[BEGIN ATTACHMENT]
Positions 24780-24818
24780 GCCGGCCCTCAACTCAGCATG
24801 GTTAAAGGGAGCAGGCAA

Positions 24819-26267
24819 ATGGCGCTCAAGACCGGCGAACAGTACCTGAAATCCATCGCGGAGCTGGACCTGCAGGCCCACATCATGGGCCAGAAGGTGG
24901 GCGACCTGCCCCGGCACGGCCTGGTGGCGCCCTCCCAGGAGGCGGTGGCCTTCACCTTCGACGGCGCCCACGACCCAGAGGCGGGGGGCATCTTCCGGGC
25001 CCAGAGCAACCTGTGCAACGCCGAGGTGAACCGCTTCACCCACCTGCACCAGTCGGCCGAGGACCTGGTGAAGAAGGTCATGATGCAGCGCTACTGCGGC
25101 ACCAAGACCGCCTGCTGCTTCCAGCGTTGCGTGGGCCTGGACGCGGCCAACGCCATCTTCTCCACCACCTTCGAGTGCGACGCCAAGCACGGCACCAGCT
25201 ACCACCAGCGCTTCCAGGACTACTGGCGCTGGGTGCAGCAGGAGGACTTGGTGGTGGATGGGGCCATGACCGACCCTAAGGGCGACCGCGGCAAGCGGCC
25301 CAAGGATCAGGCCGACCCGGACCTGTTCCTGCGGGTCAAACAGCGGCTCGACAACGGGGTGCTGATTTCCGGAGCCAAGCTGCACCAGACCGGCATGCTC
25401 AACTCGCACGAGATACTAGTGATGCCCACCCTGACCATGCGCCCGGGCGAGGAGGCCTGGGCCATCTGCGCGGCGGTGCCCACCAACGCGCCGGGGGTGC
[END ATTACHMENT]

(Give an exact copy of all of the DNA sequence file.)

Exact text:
Positions 24780-24818
24780 GCCGGCCCTCAACTCAGCATG
24801 GTTAAAGGGAGCAGGCAA

Positions 24819-26267
24819 ATGGCGCTCAAGACCGGCGAACAGTACCTGAAATCCATCGCGGAGCTGGACCTGCAGGCCCACATCATGGGCCAGAAGGTGG
24901 GCGACCTGCCCCGGCACGGCCTGGTGGCGCCCTCCCAGGAGGCGGTGGCCTTCACCTTCGACGGCGCCCACGACCCAGAGGCGGGGGGCATCTTCCGGGC
25001 CCAGAGCAACCTGTGCAACGCCGAGGTGAACCGCTTCACCCACCTGCACCAGTCGGCCGAGGACCTGGTGAAGAAGGTCATGATGCAGCGCTACTGCGGC
25101 ACCAAGACCGCCTGCTGCTTCCAGCGTTGCGTGGGCCTGGACGCGGCCAACGCCATCTTCTCCACCACCTTCGAGTGCGACGCCAAGCACGGCACCAGCT
25201 ACCACCAGCGCTTCCAGGACTACTGGCGCTGGGTGCAGCAGGAGGACTTGGTGGTGGATGGGGCCATGACCGACCCTAAGGGCGACCGCGGCAAGCGGCC
25301 CAAGGATCAGGCCGACCCGGACCTGTTCCTGCGGGTCAAACAGCGGCTCGACAACGGGGTGCTGATTTCCGGAGCCAAGCTGCACCAGACCGGCATGCTC
25401 AACTCGCACGAGATACTAGTGATGCCCACCCTGACCATGCGCCCGGGCGAGGAGGCCTGGGCCATCTGCGCGGCGGTGCCCACCAACGCGCCGGGGGTGC